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Retired Philadelphia Eagles OL Jon Runyan: I Could Still Take Michael Strahan

July 10th, 2014 at 9:00 AM
By Dan Benton

It's been five long years since Jon Runyan last stepped foot on the field, having retired in 2009 and been elected to Congress in 2010. But that hasn't stopped his long-standing feud with retired New York Giants defensive end Michael Strahan from burning deep. And as Strahan awaits induction into the Pro Football Hall of Fame, Runyan continues to perfect his craft as a lying politician … all while continuing to take potshots at Strahan.

"Yeah, cause I'm sure we lost the same amount of weight," Runyan said when asked by TMZ Sports if he could still take Strahan.

As many politicians often do, Runyan must be suffering from selective amnesia as he's clearly misremembering his battles with Strahan. In fact, there was never a moment in which Runyan could "take" Strahan despite being signed by the Philadelphia Eagles in 2000 to do exactly that.

In their first five meetings, Strahan collected eight sacks while matched up with Runyan. By the time he called it a career following the 2007 season, Strahan had collected 14.5 sacks in 15 games against the one-time All Pro. In other words, Strahan dominated Runyan from start to finish and there was never any in between.

Still, when asked about Strahan, the best Runyan could muster up was that the gap-toothed wonder was good at "running his mouth."

Well, apparently that makes two of them then. It's nice to see Runyan fitting into his role as a Congressman so perfectly.

Of course, if he'd like to share any of those sentiments with Strahan, he can book a plane ticket to Canton, Ohio, where Strahan will officially be inducted into the Hall of Fame later this month.

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Tags: Football, Jon Runyan, Michael Strahan, New York, New York Giants, NFL, Philadelphia, Philadelphia Eagles

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6 Responses to “Retired Philadelphia Eagles OL Jon Runyan: I Could Still Take Michael Strahan”

  1.  Krow says:

    If we assume that the salary cap in 2015 will be around $150 million then JPP and Eli could consume 20% of it … $30 million. Take the next 5-7 guys and you have another 20%. That leaves 50-ish players to scrap for the remaining 60%.

    This is what all teams face. We’re not unique. But it points out how important the draft and UDFAs have become. They leverage the cap, and I believe that we’re seeing this more and more.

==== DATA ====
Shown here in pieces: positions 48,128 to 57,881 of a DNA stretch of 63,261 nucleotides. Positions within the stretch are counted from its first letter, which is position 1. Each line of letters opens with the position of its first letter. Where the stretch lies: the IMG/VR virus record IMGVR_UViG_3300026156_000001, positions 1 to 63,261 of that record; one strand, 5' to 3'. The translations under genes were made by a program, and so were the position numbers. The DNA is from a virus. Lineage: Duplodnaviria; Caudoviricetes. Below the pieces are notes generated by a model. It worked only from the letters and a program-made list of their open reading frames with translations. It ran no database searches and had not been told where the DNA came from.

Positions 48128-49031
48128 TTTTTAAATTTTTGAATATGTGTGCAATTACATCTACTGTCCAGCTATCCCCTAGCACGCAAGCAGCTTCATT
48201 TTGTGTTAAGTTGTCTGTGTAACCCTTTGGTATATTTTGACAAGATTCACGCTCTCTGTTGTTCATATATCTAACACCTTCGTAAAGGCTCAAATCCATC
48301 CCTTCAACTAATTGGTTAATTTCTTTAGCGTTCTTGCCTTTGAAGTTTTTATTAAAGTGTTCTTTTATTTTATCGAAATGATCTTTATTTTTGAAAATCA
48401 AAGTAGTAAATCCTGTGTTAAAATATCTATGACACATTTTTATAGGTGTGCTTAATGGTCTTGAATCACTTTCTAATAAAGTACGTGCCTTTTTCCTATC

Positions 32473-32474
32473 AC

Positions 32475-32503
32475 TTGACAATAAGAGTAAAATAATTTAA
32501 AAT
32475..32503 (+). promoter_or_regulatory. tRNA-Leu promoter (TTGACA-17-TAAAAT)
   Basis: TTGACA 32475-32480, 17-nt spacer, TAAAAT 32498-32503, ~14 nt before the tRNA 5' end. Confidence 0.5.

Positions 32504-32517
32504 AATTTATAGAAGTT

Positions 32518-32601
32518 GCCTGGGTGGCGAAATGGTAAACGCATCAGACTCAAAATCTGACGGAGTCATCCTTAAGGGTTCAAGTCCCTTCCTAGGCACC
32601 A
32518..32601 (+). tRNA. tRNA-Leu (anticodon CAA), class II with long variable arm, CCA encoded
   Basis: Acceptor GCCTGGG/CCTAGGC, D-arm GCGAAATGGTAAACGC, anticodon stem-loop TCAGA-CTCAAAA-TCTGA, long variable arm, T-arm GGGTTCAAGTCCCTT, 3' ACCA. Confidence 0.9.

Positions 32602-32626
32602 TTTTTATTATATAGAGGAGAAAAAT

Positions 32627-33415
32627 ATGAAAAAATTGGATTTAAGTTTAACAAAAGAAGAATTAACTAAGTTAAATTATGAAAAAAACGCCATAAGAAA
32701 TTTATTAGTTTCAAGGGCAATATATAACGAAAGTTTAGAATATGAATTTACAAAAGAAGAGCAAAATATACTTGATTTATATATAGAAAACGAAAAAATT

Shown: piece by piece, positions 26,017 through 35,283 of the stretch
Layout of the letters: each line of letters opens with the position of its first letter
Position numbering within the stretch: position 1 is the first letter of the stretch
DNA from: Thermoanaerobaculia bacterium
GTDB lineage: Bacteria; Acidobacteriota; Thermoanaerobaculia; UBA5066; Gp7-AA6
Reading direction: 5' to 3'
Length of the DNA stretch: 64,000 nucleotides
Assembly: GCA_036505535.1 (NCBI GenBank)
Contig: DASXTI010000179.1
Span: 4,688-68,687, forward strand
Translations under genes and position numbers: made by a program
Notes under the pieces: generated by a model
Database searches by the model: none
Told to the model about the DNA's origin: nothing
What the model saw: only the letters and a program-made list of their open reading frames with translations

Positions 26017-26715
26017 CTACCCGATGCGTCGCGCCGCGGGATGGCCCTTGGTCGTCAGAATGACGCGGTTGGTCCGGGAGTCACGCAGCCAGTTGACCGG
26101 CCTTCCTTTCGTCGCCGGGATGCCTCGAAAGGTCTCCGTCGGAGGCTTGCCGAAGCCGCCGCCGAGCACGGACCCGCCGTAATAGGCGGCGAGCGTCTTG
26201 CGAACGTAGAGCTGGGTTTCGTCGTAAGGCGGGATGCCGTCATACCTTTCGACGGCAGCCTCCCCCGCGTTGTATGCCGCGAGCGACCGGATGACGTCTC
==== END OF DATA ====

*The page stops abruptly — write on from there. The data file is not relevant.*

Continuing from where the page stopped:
The serious contenders typically do a better job with the bottom half of their roster. And our recent decline is at least partially based on our failure to do this.

    •  GOAT56 says:

      JPP is not a concern to sign coming off a great year because we will franchise him. Cruz and other players weren’t necessarily going to get tagged but JPP will. And for him if he has a repeat of 2011 and the first half of 2012 that will be a discount. A long term deal though means be might not pay a ton salary cap wise for the first few years but will down the road.

      Drafting is always the key. Seattle and SF had good runs with their cheap QBs and draft picks playing and discounted rates but all that is changing over the next 2 years. The Redskins and Eagles will face that soon as well.

      •  Krow says:

        I know I say this too often, but the Giants are very reluctant to use the tags. Typically they only do it when they need some space to work out the details of a deal that’s already in progress. I agree with this approach. Tags are expensive … damaging to both team and player morale … and often counter-productive. I don’t see them dropping one on JPP … or anyone.

        •  GOAT56 says:

          That’s true. But JPP coming off a great year with his physical talent? We haven’t had a player like that in a long time hitting free agency. You try to negotiate but then you have to tag him. You can still negotiate after you tag him. JPP coming off a great year on the open market is a 100 mil player.

  2.  Krow says:

    As for Runyon … 91% of his campaign contributions came from shadowy PACs and large contributors. Companies holding his leash include Raytheon and Lockheed-Martin as well as building and transportaion unions. He’s your typical “bought and paid for” Congressman.

  3.  AaronF says:

    Maybe he meant if they set foot on the field at one of the high schools in his district he could “take him” on a nice tour and for some lunch.

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